The market crash has pushed stocks into a bear market, which has spooked many investors as shares of strong companies with solid earnings tumbled. It’s a market that appears to have no safe haven as the nebulous specter of inflation casts a shadow over the broader market, but pandemic stocks, tech companies and the retail sector in general.
Costco (COST) – Get the Costco Wholesale Corporation Report Not spared the fall. While the warehouse club is operating almost as usual, steadily adding members while retaining existing ones, the chain’s shares have fallen 22.83% over the past six months.
That’s a big drop for a chain that has been a very stable stock, often paying dividends alongside its rise. However, the drop in Costco’s stock price has nothing to do with the company’s performance. Instead, the company has fallen victim to widespread concerns about the retail industry.
Target (TGT) – Get Target Company ReportFor example, its shares fell more than 25% after reporting its first-quarter results. The chain’s same-store sales rose, which was impressive as that metric rose 22.9% in the last quarter. The retailer has faltered on the profit front as revenue halved from a year earlier due to rising costs and supply chain issues.
Never mind that Wall Street has seen Target’s strengths as weaknesses (making money and acquiring customers impressive in this case), let alone Costco shareholders.
Why is Costco so powerful?
Retail stocks including Target and Costco have been hit hard by higher prices (inflation), supply chain issues and concerns about falling consumer spending. These are real concerns, but Costco has a lot of protections against them. The Warehouse Club operates on a membership basis. Its profits mostly come from selling memberships, not merchandise from members.
Costco promises members a low price in exchange for membership fees. The company offers limited options to lower prices and has enormous bargaining power with suppliers.
Inflation could push up the prices of some of Costco’s key commodities, but the company could simply pass on those increases without raising prices. This makes the chain a value proposition for shoppers because these factors affect all retailers.
CFO Richard Galanti said on the company’s second-quarter earnings call that Costco has been able to maintain its own gross margins.
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“Moving down to the gross margin line. We reported a 32 basis point year-over-year decrease in gross margin for the second quarter, but an increase of 5 basis points, excluding gas inflation,” he said.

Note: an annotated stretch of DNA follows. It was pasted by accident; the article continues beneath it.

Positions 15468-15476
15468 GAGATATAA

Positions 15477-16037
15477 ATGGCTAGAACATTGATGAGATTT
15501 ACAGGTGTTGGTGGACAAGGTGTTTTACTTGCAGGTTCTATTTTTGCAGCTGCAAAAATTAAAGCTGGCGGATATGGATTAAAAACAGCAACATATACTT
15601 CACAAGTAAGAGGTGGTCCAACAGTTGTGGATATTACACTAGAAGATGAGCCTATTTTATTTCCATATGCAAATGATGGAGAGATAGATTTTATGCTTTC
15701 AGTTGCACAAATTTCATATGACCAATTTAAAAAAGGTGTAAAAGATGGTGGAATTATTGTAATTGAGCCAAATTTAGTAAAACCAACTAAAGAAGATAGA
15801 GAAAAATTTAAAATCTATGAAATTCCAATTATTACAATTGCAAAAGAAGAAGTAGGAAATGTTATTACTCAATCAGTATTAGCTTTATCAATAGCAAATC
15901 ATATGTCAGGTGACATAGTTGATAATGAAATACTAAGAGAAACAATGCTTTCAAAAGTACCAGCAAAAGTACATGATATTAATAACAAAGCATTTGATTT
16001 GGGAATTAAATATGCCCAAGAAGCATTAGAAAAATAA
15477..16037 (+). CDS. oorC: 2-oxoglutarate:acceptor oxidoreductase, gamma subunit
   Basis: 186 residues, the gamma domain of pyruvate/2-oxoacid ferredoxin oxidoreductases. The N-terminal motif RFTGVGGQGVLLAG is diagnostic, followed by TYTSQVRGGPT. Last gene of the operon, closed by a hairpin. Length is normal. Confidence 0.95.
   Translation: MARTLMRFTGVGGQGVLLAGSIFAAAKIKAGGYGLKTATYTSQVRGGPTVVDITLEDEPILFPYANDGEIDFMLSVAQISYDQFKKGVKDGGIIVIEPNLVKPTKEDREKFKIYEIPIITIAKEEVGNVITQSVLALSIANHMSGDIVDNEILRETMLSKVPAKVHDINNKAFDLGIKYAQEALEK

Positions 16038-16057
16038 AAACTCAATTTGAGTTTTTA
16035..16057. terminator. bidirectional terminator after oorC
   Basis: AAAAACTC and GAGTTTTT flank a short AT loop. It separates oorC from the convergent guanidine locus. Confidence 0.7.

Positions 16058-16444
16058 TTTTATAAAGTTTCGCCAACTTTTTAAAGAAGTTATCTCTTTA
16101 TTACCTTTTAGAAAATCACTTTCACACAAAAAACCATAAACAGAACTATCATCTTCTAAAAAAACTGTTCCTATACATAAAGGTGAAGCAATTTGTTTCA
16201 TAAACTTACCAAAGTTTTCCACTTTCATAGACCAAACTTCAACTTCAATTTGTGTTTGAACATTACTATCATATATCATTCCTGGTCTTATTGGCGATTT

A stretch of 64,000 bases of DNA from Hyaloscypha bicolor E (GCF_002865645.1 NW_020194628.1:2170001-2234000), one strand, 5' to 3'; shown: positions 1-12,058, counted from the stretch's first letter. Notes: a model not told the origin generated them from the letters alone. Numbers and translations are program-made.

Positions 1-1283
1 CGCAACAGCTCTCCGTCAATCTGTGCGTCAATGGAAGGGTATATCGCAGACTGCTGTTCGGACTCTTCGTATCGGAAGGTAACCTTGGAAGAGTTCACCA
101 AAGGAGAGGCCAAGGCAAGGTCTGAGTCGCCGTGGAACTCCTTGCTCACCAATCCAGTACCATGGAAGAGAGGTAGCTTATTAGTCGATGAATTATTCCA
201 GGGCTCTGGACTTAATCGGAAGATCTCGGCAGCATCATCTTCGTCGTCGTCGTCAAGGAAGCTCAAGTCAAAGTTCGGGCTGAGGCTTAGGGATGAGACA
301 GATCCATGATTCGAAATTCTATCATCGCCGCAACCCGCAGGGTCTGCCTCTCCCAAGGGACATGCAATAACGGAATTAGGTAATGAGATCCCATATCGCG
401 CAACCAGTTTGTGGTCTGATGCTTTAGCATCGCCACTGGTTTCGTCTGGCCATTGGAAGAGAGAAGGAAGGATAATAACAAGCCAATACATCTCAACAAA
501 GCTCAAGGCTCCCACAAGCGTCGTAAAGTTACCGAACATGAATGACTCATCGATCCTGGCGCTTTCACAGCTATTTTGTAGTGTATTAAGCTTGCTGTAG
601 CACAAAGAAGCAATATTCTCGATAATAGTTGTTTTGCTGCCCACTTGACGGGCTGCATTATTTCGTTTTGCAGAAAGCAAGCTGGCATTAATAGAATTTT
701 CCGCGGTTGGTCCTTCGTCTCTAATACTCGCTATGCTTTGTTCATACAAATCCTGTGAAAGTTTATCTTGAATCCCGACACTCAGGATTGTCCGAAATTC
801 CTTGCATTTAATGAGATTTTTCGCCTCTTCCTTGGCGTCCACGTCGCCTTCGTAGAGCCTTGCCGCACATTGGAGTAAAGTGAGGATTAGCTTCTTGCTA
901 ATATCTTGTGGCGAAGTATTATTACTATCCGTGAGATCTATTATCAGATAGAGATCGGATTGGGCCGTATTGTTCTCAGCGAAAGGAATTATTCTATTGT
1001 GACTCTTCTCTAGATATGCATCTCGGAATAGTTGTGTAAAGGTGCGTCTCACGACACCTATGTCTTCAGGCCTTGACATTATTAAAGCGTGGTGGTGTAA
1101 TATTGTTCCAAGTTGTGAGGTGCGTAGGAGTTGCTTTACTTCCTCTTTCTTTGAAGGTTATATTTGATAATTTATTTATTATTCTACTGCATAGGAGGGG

Basically, the company has maintained profit margins except for gasoline (Costco is generally cheaper than anywhere else). Excluding gas, its same-store sales also rose 11.1%, along with an increase in revenue.
“Net income for the quarter was $1.299 billion or $2.92 per diluted share. Net income for the second quarter of last year was $951 million or $2.14 per diluted share,” Galanti shared.
Membership is a key metric for Costco
Unlike traditional retailers, sales are not a key metric for Target. Membership tells investors more than anything else about the health of a company. The warehouse club needs to retain members as well as add new members.
According to Galanti, it has already done so.
“In terms of renewal rates, they continued to increase. At the end of the second quarter, our renewal rate in the U.S. and Canada remained at 92%, up 0.4 percentage points from 12 weeks earlier at the end of the first quarter. Globally, It reached 89.6%, up 0.6% from the level at the end of the first quarter 12 weeks ago,” shared the CFO.
Costco’s renewal rate has risen as more members auto-renew. The Warehouse Club is also seeing more members opting for higher-priced executive members, “who, on average, have higher renewal rates than non-executive members,” Galanti shared.
Membership is also growing (steadily), according to the CFO.
Looking at the number of members, member households and total cardholders at the end of the second quarter, the total number of households was 63.4 million, an increase of 0.9 million from 62.5 million 12 weeks ago; the total number of cardholders at the end of the second quarter was 1.148 billion, an increase of 1.7 million from 113.1 million 12 weeks ago. Paid executive membership was $27.1 million at the end of the second quarter, an increase of $644,000 over the 12 weeks at the end of the first quarter. By the way, executive membership is now 42.7% of our total membership and 70.9% of our total sales.
So while Costco’s stock price has been hurt by broader concerns and a generalized market panic, the chain’s business hasn’t been affected. In a scary environment for investors, you can argue that Costco is one of the safer bets, as long as you’re willing to be patient.
In the short term, stock prices may not reflect actual operating results. Over time, however, Warehouse Club will return to steady stock gains while paying a dividend (and possibly a bonus special dividend).